Page last updated at 15:02 GMT, Friday, 24 July 2009 16:02 UK

Tories' poll triumph over Labour

Chloe Smith will be the youngest MP at Westminster

The Tories have taken Norwich North from Labour with a majority of more than 7,000, in the first Westminster by-election since the MPs expenses row.

Tory candidate Chloe Smith won with 13,591 - more than twice as many votes as Labour's Chris Ostrowski.

There was a swing from Labour to the Tories of 16.5% on a turnout of 46%.

The Tories say it puts them firmly on the road to power. Labour said it was "disappointing" but the vote took place in "unprecedented circumstances".

The contest was triggered by popular Labour MP Ian Gibson quitting after he was barred from standing again for the party over his expenses - sparking anger among some constituents.

Brown disappointed

BBC political correspondent Carole Walker said it was a "convincing majority" for the Tories, much more than many in the party expected and was a "serious blow" for Labour.

Shadow cabinet minister Theresa May told BBC Radio 4's World at One: "It's a fantastic victory, for the Conservative Party and for Chloe Smith.

Norwich North by-election
Chloe Smith (Con) 13,591 (39.5%)
Chris Ostrowski (Lab) 6,243 (18.16%)
April Pond (LD) 4,803 (13.97%)
Glenn Tingle (UKIP) 4,068 (11.83%)
Rupert Read (Green) 3,350 (9.74%)
Craig Murray (Ind) 953 (2.77%)
Robert West (BNP) 941 (2.74%)
C maj 7,348 (21.37%) 16.49% swing Lab to Con
Turnout 34,377 (45.76%, down 15.33% on gen election)

She added: "We've overturned a Labour majority of 5,500 to a Conservative majority of over 7,000. If we hold this seat at the general election, we'll have a majority of over 100."

The Lib Dems came third with 4,803, narrowly ahead of UKIP on 4,068, who enjoyed their best ever by-election result. The Greens - who are the main opposition party on the local council - were pushed into fifth on 3,350, although it was also their best-ever by election result.

Gordon Brown said it was "clearly a disappointing result" for Labour but people should consider what was happening in the constituency.

"The voters were clearly torn between their anger and dismay at what's been happening with MPs' expenses, something we have been trying to clean up and at the same time support for the former MP, the Labour MP Ian Gibson, who was very popular.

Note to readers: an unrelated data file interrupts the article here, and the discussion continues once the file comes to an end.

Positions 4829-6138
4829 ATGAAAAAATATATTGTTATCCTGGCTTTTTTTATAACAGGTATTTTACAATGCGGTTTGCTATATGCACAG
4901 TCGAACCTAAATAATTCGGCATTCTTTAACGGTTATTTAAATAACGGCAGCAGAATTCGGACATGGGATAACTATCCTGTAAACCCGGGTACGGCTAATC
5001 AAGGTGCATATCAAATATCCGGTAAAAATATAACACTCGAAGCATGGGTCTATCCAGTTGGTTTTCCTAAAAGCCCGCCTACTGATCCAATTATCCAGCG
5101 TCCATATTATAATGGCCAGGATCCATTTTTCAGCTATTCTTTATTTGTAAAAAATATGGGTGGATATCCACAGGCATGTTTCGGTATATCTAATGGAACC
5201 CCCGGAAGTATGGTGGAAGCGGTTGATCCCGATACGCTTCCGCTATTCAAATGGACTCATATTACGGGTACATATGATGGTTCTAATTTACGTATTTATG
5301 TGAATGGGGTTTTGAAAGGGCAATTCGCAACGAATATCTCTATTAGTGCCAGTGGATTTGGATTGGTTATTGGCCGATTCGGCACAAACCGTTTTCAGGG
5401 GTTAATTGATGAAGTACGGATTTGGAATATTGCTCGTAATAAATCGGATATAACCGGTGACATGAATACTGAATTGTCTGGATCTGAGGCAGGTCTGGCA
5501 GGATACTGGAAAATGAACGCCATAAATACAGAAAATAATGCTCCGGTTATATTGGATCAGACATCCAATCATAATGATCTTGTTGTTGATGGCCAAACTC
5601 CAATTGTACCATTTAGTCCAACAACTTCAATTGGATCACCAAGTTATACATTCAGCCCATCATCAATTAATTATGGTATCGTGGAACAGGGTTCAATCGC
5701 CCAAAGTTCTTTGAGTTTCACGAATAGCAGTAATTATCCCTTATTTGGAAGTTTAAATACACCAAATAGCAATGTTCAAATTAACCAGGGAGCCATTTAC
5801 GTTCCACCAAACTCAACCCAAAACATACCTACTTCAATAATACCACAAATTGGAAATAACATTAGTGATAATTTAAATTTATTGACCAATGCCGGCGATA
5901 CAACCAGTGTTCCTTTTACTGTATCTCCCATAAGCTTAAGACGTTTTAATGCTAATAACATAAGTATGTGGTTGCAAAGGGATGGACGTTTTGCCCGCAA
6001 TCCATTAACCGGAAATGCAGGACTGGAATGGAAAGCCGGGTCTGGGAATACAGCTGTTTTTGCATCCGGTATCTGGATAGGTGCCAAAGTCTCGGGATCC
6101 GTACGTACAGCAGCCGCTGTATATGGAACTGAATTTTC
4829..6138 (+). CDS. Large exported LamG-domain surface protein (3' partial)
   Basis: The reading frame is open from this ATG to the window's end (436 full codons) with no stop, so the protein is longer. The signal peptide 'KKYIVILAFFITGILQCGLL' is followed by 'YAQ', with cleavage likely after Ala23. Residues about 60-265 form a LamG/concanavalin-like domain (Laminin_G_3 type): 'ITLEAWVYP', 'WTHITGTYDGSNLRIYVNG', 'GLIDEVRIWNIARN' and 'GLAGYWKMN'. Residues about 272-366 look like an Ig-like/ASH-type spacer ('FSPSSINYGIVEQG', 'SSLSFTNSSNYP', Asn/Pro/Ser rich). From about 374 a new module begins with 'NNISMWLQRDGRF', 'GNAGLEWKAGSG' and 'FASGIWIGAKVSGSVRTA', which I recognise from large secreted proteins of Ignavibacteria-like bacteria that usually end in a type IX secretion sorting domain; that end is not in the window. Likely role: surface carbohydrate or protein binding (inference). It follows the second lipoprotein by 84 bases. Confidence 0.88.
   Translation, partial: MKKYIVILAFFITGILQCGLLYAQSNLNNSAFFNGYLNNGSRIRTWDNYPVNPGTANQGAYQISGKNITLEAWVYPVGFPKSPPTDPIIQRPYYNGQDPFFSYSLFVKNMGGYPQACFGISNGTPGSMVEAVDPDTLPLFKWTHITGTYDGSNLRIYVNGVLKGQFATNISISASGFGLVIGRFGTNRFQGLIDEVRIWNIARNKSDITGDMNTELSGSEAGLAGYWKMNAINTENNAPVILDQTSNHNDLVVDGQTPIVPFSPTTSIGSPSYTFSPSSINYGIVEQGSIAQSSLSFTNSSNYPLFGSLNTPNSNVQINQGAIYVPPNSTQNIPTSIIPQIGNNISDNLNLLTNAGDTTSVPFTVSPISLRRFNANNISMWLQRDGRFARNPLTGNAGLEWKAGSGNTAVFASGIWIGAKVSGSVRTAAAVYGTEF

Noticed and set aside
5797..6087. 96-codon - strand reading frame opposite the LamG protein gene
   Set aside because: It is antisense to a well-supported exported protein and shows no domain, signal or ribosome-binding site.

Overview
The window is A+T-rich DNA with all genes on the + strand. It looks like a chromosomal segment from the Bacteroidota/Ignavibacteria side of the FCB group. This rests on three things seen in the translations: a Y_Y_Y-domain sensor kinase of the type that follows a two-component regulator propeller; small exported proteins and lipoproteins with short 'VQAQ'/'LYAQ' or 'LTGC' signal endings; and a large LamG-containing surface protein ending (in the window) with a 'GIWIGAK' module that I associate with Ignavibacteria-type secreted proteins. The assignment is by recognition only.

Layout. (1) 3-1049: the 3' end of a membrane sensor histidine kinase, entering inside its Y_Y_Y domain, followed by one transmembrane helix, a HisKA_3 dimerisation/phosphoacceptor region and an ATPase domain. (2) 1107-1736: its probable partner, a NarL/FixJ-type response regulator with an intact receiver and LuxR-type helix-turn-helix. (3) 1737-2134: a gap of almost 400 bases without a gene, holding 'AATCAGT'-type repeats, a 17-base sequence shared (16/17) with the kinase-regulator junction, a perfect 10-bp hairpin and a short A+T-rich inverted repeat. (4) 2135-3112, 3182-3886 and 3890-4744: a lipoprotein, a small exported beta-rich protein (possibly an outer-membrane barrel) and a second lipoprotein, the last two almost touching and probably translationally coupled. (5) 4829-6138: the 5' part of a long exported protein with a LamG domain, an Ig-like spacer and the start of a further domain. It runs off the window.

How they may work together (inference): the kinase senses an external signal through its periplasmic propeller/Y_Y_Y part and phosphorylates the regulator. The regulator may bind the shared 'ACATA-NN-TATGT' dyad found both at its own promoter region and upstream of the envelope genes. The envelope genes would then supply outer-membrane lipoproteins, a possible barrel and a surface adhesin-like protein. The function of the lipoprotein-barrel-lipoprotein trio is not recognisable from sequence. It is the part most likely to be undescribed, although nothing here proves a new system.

"I don't think any party can take a great deal of cheer from this, the Conservative vote went down, the Liberal vote when down - only the fringe parties saw their votes going up."

Liberal Democrat leader Nick Clegg said that result was a "disaster" for Labour and he hailed the "excellent campaign" of his party's candidate, April Pond, who gained a slightly reduced share of the vote compared with 2005.

Swine flu

Ms Smith, who at 27 will be the youngest MP in the House of Commons, paid tribute to Dr Gibson in her victory speech saying she hoped to serve the voters "with the same honesty and conviction".

She also wished her Labour rival Mr Ostrowski a speedy recovery - he was hospitalised with suspected swine flu days earlier. His wife represented him at the count.

Ms Smith said the result sent a signal to Downing Street: "The people of Norwich North have rejected the old politics of personal attacks, of bickering, of smears and scare stories.

"They have voted for change. And in doing so they have sent a message to Gordon Brown very loud and very clear."

The Conservatives had put a lot of effort into the by-election. Party leader David Cameron paid six visits and many members of the shadow cabinet had been to Norwich North to campaign.

Dr Gibson had won the seat with a majority of 5,459 at the 2005 general election. Friday's by-election result represents a swing of 16.5% from Labour to the Conservatives.

Voter turnout was 46% - less than the 61% who voted at the general election but about average for recent by-elections.

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